Not Spiderman, spiders are real superheroes
When it comes to special super powers, the comic hero Spiderman has a rival -- the spider. New research in Britain shows the common spider can travel vast distances across water like a ship. They even use their legs as sails and their silk as anchors.
London: When it comes to special super powers, the comic hero Spiderman has a rival -- the spider. New research in Britain shows the common spider can travel vast distances across water like a ship. They even use their legs as sails and their silk as anchors.
Research published on Friday in the open access academic journal BMC Evolutionary Biology reveals how spiders are able to travel across vast distances, and why they are able to quickly colonize new areas. Academic researchers found spiders, using a technique called ballooning, can journey up to 30 km a day in their quest to find new habitats and resources, Xinhua news agency reported.
It was always thought the travelling strategies of spiders were risky as they had little control over where they travelled. "Even Darwin took note of flying spiders that kept dropping on the ship, the Beagle, miles away from the sea shore,” Morito Hayashi from London's Natural History Museum, London, lead author of the report, said.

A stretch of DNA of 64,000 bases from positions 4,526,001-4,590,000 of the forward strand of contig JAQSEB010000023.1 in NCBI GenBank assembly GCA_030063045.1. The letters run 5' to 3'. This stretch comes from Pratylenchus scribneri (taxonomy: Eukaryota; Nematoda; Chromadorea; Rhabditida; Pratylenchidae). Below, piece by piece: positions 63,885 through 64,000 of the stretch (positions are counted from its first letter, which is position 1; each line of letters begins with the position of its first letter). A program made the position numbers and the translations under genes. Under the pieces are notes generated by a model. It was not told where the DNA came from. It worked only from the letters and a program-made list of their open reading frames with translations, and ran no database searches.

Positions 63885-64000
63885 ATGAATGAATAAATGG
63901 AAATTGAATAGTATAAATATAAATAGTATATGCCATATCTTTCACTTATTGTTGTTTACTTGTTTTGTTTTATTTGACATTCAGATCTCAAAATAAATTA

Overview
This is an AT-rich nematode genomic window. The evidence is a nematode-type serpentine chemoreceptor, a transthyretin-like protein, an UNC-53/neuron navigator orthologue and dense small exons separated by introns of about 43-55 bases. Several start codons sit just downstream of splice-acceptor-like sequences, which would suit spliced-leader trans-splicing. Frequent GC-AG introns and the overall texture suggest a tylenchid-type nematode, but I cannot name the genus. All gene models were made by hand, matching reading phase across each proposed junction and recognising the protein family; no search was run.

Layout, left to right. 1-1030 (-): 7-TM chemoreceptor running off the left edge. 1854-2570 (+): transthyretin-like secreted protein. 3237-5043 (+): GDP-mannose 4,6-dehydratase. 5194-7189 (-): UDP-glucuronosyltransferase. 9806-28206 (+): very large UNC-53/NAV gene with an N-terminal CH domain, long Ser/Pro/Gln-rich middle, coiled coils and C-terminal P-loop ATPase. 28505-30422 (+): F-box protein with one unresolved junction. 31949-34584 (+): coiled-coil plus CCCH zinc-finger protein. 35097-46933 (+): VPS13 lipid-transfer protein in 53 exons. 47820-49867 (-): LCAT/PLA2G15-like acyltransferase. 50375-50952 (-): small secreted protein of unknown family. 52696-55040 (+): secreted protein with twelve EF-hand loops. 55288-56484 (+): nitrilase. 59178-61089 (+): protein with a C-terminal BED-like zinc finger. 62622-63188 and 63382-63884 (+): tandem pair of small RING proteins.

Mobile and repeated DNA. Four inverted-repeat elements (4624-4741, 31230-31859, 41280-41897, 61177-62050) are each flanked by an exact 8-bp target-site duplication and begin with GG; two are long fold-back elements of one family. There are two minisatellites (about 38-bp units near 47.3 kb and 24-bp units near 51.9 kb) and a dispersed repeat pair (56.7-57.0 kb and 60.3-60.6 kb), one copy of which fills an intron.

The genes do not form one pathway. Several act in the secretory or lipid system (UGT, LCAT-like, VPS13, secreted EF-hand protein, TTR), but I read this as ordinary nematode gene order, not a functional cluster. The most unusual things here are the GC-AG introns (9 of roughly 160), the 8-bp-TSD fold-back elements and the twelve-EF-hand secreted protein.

“But given that spiders are terrestrial, and that they do not have control over where they will travel when ballooning, how could evolution allow such risky behaviour to be maintained?" he asked. "We've now found that spiders actively adopt postures that allow them to use the wind direction to control their journey on water.
They even drop silk and stop on the water surface when they want. This ability compensates for the risks of landing on water after uncontrolled spider flights." Researchers collected 325 adult spiders from small islands in nature reserves in the Nottinghamshire area of Britain.
They observed many of the spider species adopted elaborate postures, such as lifting up a pair of legs, to seemingly take advantage of the wind current whilst on the water surface.